A better ’roundup’

A Happy New year to all! Maybe a bit late but we have such a long way to go in the new year that it is indeed appropriate. Tech4agri has so much planned for the year with much of it requiring time, research and funding of course.

Regardless we take our own advice and will STAY DEDICATED! Hopefully you will see more of tech4agri on other mediums and a new team to bring you the information you need on agri related topics.

Our first post of the year brings Tech4agri back to its roots, highlighting the technology that will pave the way for the future of agriculture! These are some of the impressive tech featured in 2014!

Robot Farming, a reality, a norm

Featured on Bigpictureagriculture.com, researchers at the University of Sydney are making strides in robot farming! The video below highlights a solar powered machine which carefully scans plots of vegetable crops and produces a highly useful data image of the soil and crops.

It process the data collected classifying vegetation into categories of seedlings weeds and crops. Using different applications within its software, the device uses visual mapping to identify nitrogen levels and even yield. Research is ongoing as to the multitude of ways the data collected can be used.


Solar power with a view

A team of researchers at Michigan State University, led by Richard Lunt of the school’s College of Engineering has “developed a new type of solar concentrator that when placed over a window creates solar energy while allowing people to actually see through the window.”

“It is called a transparent luminescent solar concentrator and can be used on buildings, cell phones and any other device that has a clear surface. The solar harvesting system uses small organic molecules developed by Lunt and his team to absorb specific nonvisible wavelengths of sunlight. — Sciencedaily.com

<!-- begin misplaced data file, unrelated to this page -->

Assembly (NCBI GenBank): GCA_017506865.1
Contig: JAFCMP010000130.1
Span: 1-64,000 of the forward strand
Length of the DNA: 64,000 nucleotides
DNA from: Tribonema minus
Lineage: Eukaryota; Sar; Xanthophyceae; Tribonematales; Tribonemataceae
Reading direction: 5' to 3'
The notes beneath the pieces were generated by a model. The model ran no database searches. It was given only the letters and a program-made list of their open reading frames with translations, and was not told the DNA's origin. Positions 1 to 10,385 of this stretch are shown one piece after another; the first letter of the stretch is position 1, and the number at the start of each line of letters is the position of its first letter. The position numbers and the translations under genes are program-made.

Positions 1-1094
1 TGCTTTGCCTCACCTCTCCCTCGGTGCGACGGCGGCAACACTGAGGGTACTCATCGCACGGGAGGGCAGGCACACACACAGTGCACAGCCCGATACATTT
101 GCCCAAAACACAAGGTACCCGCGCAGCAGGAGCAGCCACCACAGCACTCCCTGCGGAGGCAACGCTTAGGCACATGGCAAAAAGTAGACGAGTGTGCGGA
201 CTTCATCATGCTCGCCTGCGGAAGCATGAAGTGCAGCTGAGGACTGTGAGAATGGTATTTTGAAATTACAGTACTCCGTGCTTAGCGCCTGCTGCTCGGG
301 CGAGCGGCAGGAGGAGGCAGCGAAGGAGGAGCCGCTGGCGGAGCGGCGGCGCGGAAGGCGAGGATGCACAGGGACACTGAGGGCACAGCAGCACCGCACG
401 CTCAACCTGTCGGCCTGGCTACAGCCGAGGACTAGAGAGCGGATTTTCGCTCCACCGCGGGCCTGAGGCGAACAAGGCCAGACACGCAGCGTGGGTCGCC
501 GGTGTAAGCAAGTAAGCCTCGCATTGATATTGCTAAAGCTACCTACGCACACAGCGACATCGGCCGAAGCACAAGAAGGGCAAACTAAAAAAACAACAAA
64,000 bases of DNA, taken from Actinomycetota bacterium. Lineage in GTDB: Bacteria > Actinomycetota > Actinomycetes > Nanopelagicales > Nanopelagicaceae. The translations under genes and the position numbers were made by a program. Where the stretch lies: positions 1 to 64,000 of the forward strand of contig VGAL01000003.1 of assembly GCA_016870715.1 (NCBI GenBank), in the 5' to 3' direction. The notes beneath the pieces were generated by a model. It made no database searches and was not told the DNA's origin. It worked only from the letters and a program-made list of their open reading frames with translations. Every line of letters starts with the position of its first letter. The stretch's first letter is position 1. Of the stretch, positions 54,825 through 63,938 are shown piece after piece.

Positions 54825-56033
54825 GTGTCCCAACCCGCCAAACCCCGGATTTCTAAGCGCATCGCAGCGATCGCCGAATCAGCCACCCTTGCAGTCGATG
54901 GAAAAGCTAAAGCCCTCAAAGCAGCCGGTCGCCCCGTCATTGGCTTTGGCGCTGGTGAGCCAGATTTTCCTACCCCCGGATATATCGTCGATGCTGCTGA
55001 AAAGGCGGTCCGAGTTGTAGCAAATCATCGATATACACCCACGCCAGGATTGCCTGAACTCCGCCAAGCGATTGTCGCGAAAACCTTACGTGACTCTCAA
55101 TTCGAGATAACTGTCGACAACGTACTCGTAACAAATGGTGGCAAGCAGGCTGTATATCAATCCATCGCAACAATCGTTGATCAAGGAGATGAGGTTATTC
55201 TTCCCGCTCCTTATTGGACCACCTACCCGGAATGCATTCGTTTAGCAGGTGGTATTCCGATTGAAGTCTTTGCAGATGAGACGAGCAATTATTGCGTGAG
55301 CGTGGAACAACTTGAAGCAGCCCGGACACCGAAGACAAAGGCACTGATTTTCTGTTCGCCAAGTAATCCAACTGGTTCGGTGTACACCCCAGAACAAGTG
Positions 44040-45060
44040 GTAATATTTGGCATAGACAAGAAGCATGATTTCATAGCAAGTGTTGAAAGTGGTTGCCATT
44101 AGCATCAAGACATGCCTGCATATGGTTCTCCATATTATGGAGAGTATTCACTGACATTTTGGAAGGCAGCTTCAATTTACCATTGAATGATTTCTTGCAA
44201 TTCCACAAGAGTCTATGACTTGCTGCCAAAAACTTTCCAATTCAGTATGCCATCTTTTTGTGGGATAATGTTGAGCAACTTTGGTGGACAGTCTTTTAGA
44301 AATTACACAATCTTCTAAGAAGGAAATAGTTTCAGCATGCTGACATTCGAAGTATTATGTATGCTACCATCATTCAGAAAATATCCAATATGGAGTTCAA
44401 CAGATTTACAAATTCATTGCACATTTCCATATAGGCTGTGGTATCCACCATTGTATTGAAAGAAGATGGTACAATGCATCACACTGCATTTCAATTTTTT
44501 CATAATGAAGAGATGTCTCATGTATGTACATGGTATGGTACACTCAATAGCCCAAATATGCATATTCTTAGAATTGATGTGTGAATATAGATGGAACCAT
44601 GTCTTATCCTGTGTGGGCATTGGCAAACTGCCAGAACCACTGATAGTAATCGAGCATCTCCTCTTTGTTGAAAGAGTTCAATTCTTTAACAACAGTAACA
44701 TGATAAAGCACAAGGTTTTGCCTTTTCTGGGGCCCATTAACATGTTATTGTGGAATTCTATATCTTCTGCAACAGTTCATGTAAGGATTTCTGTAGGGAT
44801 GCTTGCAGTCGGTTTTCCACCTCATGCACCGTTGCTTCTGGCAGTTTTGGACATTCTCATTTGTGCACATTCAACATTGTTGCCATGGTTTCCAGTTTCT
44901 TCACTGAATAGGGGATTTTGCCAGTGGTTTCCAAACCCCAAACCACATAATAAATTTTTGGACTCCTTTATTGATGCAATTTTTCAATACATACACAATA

Solar power with a view: MSU doctoral student Yimu Zhao holds up a transparent luminescent solar concentrator module. Credit: Yimu Zhao via Sciencedaily.com

Solar power with a view: MSU doctoral student Yimu Zhao holds up a transparent luminescent solar concentrator module.
Credit: Yimu Zhao via Sciencedaily.com

The applications of such technology can be directly linked to greenhouses and shade house technologies. Complete greenhouses used in the Caribbean commonly have heat tolerance issues but this is easily resolved by allowing the perimeter of structure to be free of glass, or plastic while using the more appropriate shade clothe or mesh material. Most structures are even free of glass with the roofing structure made using different types of plastic.

No matter what material is used however the transparent luminescent solar concentrator can be placed over the it thereby deriving energy that can be utilized on other parts of the farm. The key lesson is to use an appropriate mix of technologies to harness as much benefit and efficiency as possible.

Natural Aquaponics
Combating a problem of uncontrollable algae researchers have transformed China’s lake Taihu into the world’s largest aquaponics project.  Project coordinators made use of the Aqua Biofilter, that is designed to remove nutrients that fuel algal blooms.

Aqua Biofilter project, Lake Taihu (Credit Tom Duncan) via permaculturenews.org

Aqua Biofilter project, Lake Taihu (Credit Tom Duncan) via permaculturenews.org

“An ambitious aspect of the project was to launch the world’s largest aquaponics system, over 4 acres in size, using new technologies in combination with old world bamboo that is used in traditional Chinese building. Experiments growing rice on fish ponds provided a foundation for scaling up to lakes and larger water bodies for earth and water repair.” — Tom Duncan for the Permaculture Research Institute.

This innovation is reminiscent or rather involves techniques used in Floating Gardens. Impressive it is, the technology which has limited operational expenses, “the Aqua Biofilter provides a root biofilm surface area of 1 acre, delivering incredible rates of nutrient and pollutant removal, at zero cost once installed.”

Thus it creates a floating wetland that uses the nutrients and other material to foster the growth of crops while simultaneously providing a habitat for fish and other fauna. These species will then provide the needed nutrients later on. Read more astounding results, before and after the project was implemented!

1 Comment

  1. Pingback: Our 2015 Photo Story | Tech4agri

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